Kingdom of Galicia

Kingdom of Galicia

Reino de Galicia or Galiza (in Galician)
Reino de Galicia (in Spanish)
Reino da Galiza (in Portuguese)
Galliciense Regnum (in Latin)
Motto: Hoc hic misterium fidei firmiter profitemur
"Here is the mystery of faith that we strongly profess"
Anthem: Antiga Marcha do Reino de Galicia
Map of the Kingdom of Galicia
The location of the Kingdom of Galicia in the 11th century CE, in red
CapitalSantiago de Compostela1
Common languagesLatin
Vulgar Latin
A few speakers of Brittonic, Visigothic, Vandalic and Suebic
Roman Catholicism
• 409–438
Hermeric (first)
• 1813–1833
Ferdinand VII (last)
• Founded by Hermeric
• Dissolved
Preceded by
Succeeded by
Western Roman Empire
County of Portugal
Couto Misto
1 Previously Lugo and Braga. From the 16th century the capitality was disputed.
Arms of the Kingdom of Galicia, illustrated in L´armorial Le Blancq, Bibliothèque nationale de France, 1560

The Kingdom of Galicia (Galician: Reino de Galicia, or Galiza; Spanish: Reino de Galicia; Portuguese: Reino da Galiza; Latin: Galliciense Regnum) was a political entity located in southwestern Europe, which at its territorial zenith occupied the entire northwest of the Iberian Peninsula. Founded by Suebic king Hermeric in 409, the Galician capital was established in Braga,[1] being the first kingdom which adopted Catholicism officially and minted its own currency (year 449). It was part of the Kingdom of the Spanish Visigothic monarchs from 585 to 711. In the 8th century Galicia became a part of the newly founded Christian kingdoms of the Northwest of the peninsula, Asturias and León, while occasionally achieving independence under the authority of its own kings.[2] Compostela became capital of Galicia in the 11th century, while the independence of Portugal (1128) determined its southern boundary. The accession of Castilian King Ferdinand III to the Leonese kingdom in 1230 brought Galicia under the control of the Crown of Castile, the kingdom of Galicia becoming a political division within the larger realm.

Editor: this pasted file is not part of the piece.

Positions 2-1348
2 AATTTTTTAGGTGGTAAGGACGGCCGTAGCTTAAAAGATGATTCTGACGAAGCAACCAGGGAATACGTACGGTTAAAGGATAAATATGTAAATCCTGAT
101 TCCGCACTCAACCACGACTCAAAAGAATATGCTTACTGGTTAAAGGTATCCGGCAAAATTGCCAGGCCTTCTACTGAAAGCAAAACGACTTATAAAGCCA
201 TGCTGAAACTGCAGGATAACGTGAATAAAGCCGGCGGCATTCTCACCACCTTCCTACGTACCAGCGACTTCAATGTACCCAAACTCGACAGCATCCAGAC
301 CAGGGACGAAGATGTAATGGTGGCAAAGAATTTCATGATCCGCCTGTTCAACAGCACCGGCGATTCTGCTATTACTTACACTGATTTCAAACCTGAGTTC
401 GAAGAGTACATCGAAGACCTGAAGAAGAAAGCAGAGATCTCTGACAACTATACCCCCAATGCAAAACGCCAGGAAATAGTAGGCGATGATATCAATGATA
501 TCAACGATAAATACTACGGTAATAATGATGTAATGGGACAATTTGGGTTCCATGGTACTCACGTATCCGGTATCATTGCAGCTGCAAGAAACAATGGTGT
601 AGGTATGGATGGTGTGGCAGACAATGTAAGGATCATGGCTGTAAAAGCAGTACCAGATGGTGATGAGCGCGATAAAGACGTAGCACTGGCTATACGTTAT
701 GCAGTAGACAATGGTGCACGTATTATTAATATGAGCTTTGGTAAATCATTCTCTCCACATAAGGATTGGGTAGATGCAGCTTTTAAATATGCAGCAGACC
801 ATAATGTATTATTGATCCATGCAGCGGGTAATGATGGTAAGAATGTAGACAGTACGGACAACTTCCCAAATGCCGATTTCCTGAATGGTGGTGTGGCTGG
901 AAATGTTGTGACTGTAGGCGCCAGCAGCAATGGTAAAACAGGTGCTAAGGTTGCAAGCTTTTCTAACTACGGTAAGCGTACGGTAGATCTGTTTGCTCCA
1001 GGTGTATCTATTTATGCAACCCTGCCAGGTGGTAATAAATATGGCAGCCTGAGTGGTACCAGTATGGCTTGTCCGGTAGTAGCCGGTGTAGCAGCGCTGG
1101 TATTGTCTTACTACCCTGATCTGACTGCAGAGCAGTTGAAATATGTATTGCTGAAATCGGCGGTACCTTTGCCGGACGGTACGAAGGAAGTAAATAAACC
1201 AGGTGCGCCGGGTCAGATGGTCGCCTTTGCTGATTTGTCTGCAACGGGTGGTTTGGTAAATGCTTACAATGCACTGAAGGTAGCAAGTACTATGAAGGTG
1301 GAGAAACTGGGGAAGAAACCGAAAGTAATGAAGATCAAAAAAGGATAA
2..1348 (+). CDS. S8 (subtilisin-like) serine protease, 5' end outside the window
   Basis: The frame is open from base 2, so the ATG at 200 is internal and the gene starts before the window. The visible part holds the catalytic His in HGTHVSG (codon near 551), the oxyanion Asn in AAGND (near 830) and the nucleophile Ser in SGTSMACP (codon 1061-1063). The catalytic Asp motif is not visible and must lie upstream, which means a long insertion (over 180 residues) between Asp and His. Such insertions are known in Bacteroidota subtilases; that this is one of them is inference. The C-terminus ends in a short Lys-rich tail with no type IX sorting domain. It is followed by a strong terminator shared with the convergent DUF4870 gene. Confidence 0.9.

Galicia resisted central control, supporting a series of alternative claimants, including John of León, Galicia and Seville (1296), Ferdinand I of Portugal (1369) and John of Gaunt (1386), and was not brought firmly into submission until the Catholic Monarchs imposed the Santa Hermandad in Galicia. The kingdom of Galicia was then administered within the Crown of Castile (1490–1715) and later the Crown of Spain (1715–1833) by an Audiencia Real directed by a Governor which hold also the office of Captain General and President. The representative assembly of the Kingdom was then the Junta or Cortes of the Kingdom of Galicia, which briefly declared itself sovereign[3] when Galicia alone remained free of Napoleonic occupation (1808–1809). The kingdom and its Junta were dissolved by Maria Cristina of Bourbon-Two Sicilies, Regent of Spain, in 1834.

Origin and foundation (409)

Theodemar (or Ariamir), king of Galicia with the bishops Lucrecio, Andrew, and Martin. Codex Vigilanus (or Albeldensis), Escurial library

The origin of the kingdom lies in the 5th century, when the Suebi settled permanently in the former Roman province of Gallaecia. Their king, Hermeric, probably[4] signed a foedus, or pact, with the Roman Emperor Honorius, which conceded them lands in Galicia. The Suebi set their capital in the former Bracara Augusta, setting the foundations of a kingdom which was first acknowledged as Regnum Suevorum (Kingdom of the Suebi), but later as Regnum Galliciense (Kingdom of Galicia).

A century later, the differences between Gallaeci and Suebi people had faded, leading to the systematic use of terms like Galliciense Regnum[5] (Galician Kingdom), Regem Galliciae[6] (King of Galicia), Rege Suevorum (King of Suebi), and Galleciae totius provinciae rex (king of all Galician provinces),[7] while bishops, such as Martin of Braga, were recognized as episcopi Gallaecia[8] (Bishop of Galicia).